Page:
What This Funeral Home Director Learned from Honda, Tesla and Steve Jobs
When Joseph Ledinh’s grandfather passed away, in 1998, he and his father went casket shopping. “Every funeral home in New Jersey had the same product,” he says. “Hillenbrand, Matthews International and Aurora controlled the market. It was frustrating, but there was nothing we could do — we had to buy that day.”
Ledinh figured there was a business in making modern caskets, but the timing was wrong: He was focused on becoming an automotive designer. He soon got a job at Honda, which was less glamorous than he expected. “In the beginning, you think you’re going to be designing the coolest car, but I got put on the Honda Accord,” he says with a laugh. “Working on that project, however, I understood it’s their bread and butter. You can’t design a product so outrageous that only five people buy it. You need 5,000 — or 500,000.”
After 10 years, he arrived at Peugeot and got to make the cool stuff — the “cars of the future,” those conceptual designs that draw crowds at trade shows. It was, he felt, the pinnacle of his career. “After that, I thought, Where next?” he says. Then he remembered the caskets. He googled the phrase “modern casket,” and nothing came up. Bingo.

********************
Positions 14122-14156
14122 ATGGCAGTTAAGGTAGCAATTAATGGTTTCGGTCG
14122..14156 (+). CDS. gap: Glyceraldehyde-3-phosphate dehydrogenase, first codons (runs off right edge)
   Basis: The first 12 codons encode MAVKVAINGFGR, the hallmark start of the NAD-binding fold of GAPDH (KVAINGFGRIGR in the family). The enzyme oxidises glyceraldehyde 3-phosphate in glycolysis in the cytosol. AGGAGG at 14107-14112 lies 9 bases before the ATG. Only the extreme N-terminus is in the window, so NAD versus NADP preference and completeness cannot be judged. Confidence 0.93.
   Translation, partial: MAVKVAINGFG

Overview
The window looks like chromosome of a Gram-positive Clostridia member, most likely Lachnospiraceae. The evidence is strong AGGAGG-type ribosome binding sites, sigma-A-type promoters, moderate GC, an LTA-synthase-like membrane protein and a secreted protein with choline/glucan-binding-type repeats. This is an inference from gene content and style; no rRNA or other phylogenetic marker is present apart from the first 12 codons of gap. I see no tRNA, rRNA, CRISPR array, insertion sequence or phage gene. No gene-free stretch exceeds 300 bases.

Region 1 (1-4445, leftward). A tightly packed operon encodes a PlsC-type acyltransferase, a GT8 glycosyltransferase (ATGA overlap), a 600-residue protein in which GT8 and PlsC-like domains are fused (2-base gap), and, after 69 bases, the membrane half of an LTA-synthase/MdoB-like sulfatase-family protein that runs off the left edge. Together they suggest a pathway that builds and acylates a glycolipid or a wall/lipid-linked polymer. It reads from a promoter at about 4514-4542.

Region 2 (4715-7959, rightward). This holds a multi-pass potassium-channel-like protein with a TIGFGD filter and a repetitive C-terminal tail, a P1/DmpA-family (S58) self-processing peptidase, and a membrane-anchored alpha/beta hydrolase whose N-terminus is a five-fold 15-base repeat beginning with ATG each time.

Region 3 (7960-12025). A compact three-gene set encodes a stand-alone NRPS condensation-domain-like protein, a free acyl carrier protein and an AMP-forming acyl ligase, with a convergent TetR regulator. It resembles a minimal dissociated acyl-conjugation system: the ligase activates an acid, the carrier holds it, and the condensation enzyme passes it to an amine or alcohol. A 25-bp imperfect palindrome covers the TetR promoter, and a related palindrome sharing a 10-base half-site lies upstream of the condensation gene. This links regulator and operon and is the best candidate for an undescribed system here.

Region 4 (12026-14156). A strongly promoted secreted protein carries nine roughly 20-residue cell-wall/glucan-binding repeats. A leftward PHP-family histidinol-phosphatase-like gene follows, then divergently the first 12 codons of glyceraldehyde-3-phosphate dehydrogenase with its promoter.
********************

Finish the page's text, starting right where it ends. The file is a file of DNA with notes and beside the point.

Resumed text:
This wasn’t Ledinh’s first crack at the risk-averse funerary industry. Back in the early 1990s, as a graduate student at the ArtCenter College of Design in Pasadena, Calif., he had pitched his thesis on tombstones. (He’d envisioned an embedded, solar-powered screen that played a memorial video). Now he imagined sleek, beautiful caskets — a vision that didn’t impress his friends and family.
“It’s as if I took the most undesirable career choice in existence,” he says. The Ledinhs immigrated to the United States in 1980 as refugees of the Vietnam War. “My parents were in shock when I told them. Even yesterday, my mom said, ‘Isn’t there a better profession you could choose than this?’” But he found a cheerleader in his wife, fashion designer Emma Lee, who encouraged him to work nights and weekends on his caskets while he was still at Peugeot. When he was ready to launch, she took over as the sole breadwinner.
Ledinh chose the name Able Caskets because trade shows list companies alphabetically — a trick he learned from Steve Jobs. He wanted to manufacture with a furniture company, but “as soon as I said I was working on caskets, they wouldn’t return my calls,” he says. Eventually he found a Los Angeles company that makes pool tables and other gaming tables; their market had shrunk with the recession, and they were looking for new revenue streams.
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